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Published on April 22nd, 2015 | by Sarah Jubb

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All About The Twenty Pence Coin

In continuing our series of articles about legal tender coins, this week we take a look at the twenty pence coin, the first in our series that is not in the familiar circular shape. Instead the twenty pence coin has seven sides and is an equilateral curve heptagon to help it avoid any confusion with any similar sized coins, similar to the fifty pence coin.

Unlike the five pence and ten pence coins, the twenty pence coin is still made from cupro nickel. The five and ten pence coins were originally made of this, but from 2012 they are now made from nickel plated steel due to rising metal costs. Along with the fifty pence coin, the twenty pence coin is only legal tender for sums up to £10 and as of 2014 there were an estimated 2,765 million coins in circulation.

Since its introduction in 1982, the twenty pence coin has had two designs on the reverse; the original was present from 1982 until 2008 and had a crowned rose as the main feature. After 2008 it gained part of the Royal Shield design by Matthew Dent and has part of the fourth quarter of the shield and the lower section of the second quarter.

An interesting fact about the twenty pence coin is that there are an estimated 50,000 to 200,000 coins in circulation that feature a unique error. These coins do not have their date of minting on them, resulting in them being the first British coin to enter circulation un-dated in over 300 years. It was due to the new design being implemented which resulted in the date being moved from the reverse to the obverse.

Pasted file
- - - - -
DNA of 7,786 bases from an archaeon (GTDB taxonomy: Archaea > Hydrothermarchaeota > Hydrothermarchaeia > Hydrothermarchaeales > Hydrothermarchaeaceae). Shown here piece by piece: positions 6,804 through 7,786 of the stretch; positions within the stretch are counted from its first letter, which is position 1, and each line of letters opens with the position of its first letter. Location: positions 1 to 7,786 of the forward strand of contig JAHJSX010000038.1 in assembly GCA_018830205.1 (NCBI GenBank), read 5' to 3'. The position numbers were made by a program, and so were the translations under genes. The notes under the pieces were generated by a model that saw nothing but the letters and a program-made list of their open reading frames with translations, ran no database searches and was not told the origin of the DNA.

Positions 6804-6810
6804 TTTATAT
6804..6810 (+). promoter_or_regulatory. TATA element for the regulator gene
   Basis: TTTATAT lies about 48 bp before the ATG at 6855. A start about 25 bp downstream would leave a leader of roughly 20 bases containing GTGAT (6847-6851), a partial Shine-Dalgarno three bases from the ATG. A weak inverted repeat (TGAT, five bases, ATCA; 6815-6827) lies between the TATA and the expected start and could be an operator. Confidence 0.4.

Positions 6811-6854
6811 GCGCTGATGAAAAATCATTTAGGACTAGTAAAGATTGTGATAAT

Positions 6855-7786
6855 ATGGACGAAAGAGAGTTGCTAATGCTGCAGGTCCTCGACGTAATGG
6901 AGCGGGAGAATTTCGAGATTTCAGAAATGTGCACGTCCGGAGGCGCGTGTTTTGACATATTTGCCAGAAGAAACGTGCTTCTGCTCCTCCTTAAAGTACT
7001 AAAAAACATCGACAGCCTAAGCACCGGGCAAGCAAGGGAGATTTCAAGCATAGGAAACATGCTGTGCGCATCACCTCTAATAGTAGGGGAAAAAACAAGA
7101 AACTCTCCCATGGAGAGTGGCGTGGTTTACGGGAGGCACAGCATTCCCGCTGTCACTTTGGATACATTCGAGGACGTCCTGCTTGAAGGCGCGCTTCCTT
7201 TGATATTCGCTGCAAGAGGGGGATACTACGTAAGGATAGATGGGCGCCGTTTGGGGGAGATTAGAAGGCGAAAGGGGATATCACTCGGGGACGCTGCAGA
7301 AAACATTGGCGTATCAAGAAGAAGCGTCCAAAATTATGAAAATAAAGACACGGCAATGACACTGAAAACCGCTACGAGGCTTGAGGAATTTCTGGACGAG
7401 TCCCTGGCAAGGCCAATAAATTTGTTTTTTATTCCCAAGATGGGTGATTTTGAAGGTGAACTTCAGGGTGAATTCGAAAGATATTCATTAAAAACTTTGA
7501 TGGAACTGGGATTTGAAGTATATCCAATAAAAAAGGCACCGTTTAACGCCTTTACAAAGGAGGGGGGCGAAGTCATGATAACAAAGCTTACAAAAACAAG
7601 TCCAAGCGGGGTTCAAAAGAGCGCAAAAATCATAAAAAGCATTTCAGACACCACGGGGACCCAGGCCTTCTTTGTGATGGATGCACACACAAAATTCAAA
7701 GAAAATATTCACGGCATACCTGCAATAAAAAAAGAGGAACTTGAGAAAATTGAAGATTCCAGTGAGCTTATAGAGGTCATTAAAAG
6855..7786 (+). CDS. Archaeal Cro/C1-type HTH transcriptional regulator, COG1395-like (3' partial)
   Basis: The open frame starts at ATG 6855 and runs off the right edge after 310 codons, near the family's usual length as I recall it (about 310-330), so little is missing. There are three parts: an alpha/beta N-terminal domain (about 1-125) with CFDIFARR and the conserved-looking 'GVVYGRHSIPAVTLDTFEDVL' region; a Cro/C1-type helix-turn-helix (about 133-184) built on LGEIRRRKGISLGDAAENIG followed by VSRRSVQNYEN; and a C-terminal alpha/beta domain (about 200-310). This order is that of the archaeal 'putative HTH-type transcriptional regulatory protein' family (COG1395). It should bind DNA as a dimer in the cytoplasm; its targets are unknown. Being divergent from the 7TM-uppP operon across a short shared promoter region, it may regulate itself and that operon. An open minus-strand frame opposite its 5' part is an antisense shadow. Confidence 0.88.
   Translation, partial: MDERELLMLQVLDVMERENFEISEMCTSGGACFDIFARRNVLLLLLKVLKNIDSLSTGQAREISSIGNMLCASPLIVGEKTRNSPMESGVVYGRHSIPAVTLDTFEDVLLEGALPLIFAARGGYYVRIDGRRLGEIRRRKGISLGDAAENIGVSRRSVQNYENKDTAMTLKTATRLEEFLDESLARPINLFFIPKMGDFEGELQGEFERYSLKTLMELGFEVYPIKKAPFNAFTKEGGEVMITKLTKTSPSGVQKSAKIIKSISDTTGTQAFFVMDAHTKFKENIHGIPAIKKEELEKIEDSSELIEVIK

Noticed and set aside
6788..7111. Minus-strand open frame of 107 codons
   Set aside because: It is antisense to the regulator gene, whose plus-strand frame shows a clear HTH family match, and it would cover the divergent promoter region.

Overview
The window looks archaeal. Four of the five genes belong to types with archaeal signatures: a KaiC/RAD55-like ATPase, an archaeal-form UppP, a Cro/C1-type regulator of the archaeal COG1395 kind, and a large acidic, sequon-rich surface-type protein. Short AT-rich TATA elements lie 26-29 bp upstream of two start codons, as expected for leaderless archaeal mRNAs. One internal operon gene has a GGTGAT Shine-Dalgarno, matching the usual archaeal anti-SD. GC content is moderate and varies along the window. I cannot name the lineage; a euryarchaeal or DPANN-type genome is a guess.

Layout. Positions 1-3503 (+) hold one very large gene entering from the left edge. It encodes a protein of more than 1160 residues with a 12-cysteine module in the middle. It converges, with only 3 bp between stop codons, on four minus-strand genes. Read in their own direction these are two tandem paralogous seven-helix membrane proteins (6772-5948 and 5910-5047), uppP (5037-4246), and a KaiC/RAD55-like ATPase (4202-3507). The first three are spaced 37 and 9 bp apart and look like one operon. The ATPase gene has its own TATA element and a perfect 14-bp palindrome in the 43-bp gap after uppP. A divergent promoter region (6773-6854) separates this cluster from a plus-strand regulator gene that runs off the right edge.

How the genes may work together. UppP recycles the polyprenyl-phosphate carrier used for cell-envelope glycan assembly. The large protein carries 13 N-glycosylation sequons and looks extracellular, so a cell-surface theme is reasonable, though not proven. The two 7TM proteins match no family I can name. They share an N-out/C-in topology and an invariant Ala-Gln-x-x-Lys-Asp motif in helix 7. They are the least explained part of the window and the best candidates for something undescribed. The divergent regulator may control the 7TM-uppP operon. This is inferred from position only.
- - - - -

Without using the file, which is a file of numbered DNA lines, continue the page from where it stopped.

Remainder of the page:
These dateless coins featured the obverse of the coins produced before 2008 and the new Royal Shield version of the reverse. The newer coins had the date on the obverse with the Queen’s portrait whereas the oldest coins featured the date on the reverse with the crowned rose, resulting in coins that had no date at all.

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The coins are still classed as legal tender, but the increased rarity of these unique coins means that they are coveted by collectors and have a high face value. In 2009 an undated twenty pence coin was reportedly sold on auction site eBay for £7,100, making them very valuable coins indeed.

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